• May 2012
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Thanks for the Memory: Researchers Find Room for More Data Storage in ‘Phase-Change’ Material

Johns Hopkins University (05/03/12) Phil Sneiderman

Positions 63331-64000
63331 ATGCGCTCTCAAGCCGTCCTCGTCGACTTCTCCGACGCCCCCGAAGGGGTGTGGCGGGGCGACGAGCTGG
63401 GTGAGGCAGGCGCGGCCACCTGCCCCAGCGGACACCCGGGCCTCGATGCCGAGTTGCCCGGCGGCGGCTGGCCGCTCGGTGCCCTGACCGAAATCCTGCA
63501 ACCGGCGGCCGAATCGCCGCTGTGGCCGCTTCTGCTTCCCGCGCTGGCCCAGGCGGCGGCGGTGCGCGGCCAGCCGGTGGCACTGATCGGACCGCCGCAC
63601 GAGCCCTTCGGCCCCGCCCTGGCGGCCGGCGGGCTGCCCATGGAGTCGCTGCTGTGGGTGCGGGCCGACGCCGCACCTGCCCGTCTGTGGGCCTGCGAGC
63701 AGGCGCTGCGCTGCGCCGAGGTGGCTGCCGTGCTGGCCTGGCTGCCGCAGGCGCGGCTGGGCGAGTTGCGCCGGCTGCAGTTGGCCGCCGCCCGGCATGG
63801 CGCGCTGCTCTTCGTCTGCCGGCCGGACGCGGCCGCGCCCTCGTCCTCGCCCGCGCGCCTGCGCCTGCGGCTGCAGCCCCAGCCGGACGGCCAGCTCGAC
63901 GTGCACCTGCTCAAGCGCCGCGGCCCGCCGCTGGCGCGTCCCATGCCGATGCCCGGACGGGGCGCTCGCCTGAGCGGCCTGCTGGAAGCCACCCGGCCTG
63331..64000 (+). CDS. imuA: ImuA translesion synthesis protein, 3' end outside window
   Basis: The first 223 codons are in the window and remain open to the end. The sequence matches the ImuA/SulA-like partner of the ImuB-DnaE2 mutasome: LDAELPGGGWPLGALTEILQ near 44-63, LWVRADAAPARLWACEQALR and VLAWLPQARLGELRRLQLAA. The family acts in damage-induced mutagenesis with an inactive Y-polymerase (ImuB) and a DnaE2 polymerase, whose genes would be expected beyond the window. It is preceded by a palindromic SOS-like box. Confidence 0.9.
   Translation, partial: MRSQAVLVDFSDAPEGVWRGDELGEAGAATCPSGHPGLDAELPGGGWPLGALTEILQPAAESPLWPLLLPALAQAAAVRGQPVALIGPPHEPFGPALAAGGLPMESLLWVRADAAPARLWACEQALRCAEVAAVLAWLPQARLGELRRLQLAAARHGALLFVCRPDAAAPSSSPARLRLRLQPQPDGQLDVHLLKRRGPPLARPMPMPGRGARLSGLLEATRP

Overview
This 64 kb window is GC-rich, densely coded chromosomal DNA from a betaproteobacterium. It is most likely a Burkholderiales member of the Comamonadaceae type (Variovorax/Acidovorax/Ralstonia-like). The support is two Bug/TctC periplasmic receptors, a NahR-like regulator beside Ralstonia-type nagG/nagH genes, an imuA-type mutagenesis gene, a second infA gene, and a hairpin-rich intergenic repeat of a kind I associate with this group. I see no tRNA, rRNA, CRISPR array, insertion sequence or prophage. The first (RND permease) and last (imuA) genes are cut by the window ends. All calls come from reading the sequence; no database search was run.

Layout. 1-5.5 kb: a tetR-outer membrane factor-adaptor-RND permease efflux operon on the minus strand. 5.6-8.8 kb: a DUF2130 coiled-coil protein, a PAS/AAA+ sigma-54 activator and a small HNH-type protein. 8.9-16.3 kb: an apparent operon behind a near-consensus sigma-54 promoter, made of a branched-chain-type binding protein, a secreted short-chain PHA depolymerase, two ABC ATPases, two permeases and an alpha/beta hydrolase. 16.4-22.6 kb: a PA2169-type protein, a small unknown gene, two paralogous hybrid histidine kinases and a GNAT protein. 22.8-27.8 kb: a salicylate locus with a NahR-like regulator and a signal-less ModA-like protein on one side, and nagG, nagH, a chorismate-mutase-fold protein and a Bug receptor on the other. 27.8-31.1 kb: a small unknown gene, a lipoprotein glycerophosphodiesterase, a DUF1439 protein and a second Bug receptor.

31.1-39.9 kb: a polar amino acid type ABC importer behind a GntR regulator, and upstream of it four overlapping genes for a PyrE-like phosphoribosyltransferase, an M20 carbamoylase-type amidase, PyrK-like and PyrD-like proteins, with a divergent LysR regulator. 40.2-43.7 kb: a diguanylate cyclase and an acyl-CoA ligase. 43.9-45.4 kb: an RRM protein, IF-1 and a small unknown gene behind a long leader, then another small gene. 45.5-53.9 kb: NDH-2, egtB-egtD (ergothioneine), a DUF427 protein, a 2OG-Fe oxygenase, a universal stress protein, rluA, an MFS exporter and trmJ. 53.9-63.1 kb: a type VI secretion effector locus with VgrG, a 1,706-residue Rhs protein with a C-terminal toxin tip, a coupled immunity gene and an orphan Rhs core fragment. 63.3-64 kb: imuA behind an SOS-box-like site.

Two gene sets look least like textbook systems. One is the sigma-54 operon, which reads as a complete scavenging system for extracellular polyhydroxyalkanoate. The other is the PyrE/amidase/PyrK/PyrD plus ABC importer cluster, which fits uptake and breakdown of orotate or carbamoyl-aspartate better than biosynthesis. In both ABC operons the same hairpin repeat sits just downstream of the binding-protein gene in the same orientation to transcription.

Johns Hopkins University researchers say they have discovered previously unknown properties of a phase-change memory alloy consisting of germanium, antimony, and tellurium (GST), which could lead to new forms of memory drives, movie discs, and computer systems.  The researchers say that GST could enable memory devices to retain data more quickly, last longer, and allow for more capacity than current systems.  GST currently is used in rewritable optical media, but Johns Hopkins researchers used diamond-tipped tools to find new electrical resistance characteristics that could make GST even more useful to the computer and electronic industries.  “This phase-change memory is more stable than the material used in the current flash drives,” says Johns Hopkins researcher Ming Xu.  Although GST has been in use for at least 20 years, it is still unknown exactly how it switches from one state to another because it happens so quickly.  The researchers used a process called X-ray diffraction to trigger the change more gradually.  They were able to tune the electrical resistivity of the material during the time between its change from amorphous to crystalline form.  “By having a wide range of resistance, you can have a lot more control,” says Johns Hopkins professor En Ma.

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